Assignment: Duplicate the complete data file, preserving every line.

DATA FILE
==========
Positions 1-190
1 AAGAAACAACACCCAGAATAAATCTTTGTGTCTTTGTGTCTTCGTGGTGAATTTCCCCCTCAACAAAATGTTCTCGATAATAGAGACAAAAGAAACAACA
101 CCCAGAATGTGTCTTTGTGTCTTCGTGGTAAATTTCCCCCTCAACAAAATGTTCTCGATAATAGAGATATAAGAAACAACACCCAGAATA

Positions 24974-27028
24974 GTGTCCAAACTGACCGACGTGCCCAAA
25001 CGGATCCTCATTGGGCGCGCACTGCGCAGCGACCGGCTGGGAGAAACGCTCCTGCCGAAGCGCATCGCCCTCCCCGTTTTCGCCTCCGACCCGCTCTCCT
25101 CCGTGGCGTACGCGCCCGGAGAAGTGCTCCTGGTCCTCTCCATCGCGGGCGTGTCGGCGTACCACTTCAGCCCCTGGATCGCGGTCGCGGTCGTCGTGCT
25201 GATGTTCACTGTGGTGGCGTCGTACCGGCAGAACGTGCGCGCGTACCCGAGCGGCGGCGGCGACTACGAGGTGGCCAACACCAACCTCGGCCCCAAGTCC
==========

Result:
Positions 1-190
1 AAGAAACAACACCCAGAATAAATCTTTGTGTCTTTGTGTCTTCGTGGTGAATTTCCCCCTCAACAAAATGTTCTCGATAATAGAGACAAAAGAAACAACA
101 CCCAGAATGTGTCTTTGTGTCTTCGTGGTAAATTTCCCCCTCAACAAAATGTTCTCGATAATAGAGATATAAGAAACAACACCCAGAATA

Positions 24974-27028
24974 GTGTCCAAACTGACCGACGTGCCCAAA
25001 CGGATCCTCATTGGGCGCGCACTGCGCAGCGACCGGCTGGGAGAAACGCTCCTGCCGAAGCGCATCGCCCTCCCCGTTTTCGCCTCCGACCCGCTCTCCT
25101 CCGTGGCGTACGCGCCCGGAGAAGTGCTCCTGGTCCTCTCCATCGCGGGCGTGTCGGCGTACCACTTCAGCCCCTGGATCGCGGTCGCGGTCGTCGTGCT
25201 GATGTTCACTGTGGTGGCGTCGTACCGGCAGAACGTGCGCGCGTACCCGAGCGGCGGCGGCGACTACGAGGTGGCCAACACCAACCTCGGCCCCAAGTCC